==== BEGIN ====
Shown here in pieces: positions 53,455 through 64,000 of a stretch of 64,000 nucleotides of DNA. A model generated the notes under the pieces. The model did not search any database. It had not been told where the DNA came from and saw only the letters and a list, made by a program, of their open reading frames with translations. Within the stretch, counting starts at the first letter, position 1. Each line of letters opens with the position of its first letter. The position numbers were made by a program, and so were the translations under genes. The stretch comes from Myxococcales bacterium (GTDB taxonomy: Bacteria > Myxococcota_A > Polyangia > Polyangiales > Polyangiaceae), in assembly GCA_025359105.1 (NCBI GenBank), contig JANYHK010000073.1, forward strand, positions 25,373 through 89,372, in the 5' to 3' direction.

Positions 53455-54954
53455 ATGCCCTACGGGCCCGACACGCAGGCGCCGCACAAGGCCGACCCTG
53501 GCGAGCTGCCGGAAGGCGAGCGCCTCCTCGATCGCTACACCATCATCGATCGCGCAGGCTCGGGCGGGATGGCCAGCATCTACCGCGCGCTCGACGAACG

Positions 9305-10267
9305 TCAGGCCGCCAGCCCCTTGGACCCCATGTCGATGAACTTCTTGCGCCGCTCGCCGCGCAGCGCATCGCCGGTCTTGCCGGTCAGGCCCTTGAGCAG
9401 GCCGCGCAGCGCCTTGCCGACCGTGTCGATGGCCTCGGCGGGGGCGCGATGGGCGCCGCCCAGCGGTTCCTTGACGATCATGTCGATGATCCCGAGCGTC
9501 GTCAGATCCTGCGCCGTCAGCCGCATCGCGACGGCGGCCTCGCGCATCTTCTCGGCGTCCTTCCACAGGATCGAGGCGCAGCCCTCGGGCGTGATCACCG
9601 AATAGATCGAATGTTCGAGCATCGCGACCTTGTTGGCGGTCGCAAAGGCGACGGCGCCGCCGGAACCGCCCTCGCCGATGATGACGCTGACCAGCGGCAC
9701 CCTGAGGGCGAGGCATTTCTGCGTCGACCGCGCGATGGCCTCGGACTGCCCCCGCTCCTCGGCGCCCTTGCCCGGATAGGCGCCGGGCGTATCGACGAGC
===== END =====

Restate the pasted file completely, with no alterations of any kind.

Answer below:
Shown here in pieces: positions 53,455 through 64,000 of a stretch of 64,000 nucleotides of DNA. A model generated the notes under the pieces. The model did not search any database. It had not been told where the DNA came from and saw only the letters and a list, made by a program, of their open reading frames with translations. Within the stretch, counting starts at the first letter, position 1. Each line of letters opens with the position of its first letter. The position numbers were made by a program, and so were the translations under genes. The stretch comes from Myxococcales bacterium (GTDB taxonomy: Bacteria > Myxococcota_A > Polyangia > Polyangiales > Polyangiaceae), in assembly GCA_025359105.1 (NCBI GenBank), contig JANYHK010000073.1, forward strand, positions 25,373 through 89,372, in the 5' to 3' direction.

Positions 53455-54954
53455 ATGCCCTACGGGCCCGACACGCAGGCGCCGCACAAGGCCGACCCTG
53501 GCGAGCTGCCGGAAGGCGAGCGCCTCCTCGATCGCTACACCATCATCGATCGCGCAGGCTCGGGCGGGATGGCCAGCATCTACCGCGCGCTCGACGAACG

Positions 9305-10267
9305 TCAGGCCGCCAGCCCCTTGGACCCCATGTCGATGAACTTCTTGCGCCGCTCGCCGCGCAGCGCATCGCCGGTCTTGCCGGTCAGGCCCTTGAGCAG
9401 GCCGCGCAGCGCCTTGCCGACCGTGTCGATGGCCTCGGCGGGGGCGCGATGGGCGCCGCCCAGCGGTTCCTTGACGATCATGTCGATGATCCCGAGCGTC
9501 GTCAGATCCTGCGCCGTCAGCCGCATCGCGACGGCGGCCTCGCGCATCTTCTCGGCGTCCTTCCACAGGATCGAGGCGCAGCCCTCGGGCGTGATCACCG
9601 AATAGATCGAATGTTCGAGCATCGCGACCTTGTTGGCGGTCGCAAAGGCGACGGCGCCGCCGGAACCGCCCTCGCCGATGATGACGCTGACCAGCGGCAC
9701 CCTGAGGGCGAGGCATTTCTGCGTCGACCGCGCGATGGCCTCGGACTGCCCCCGCTCCTCGGCGCCCTTGCCCGGATAGGCGCCGGGCGTATCGACGAGC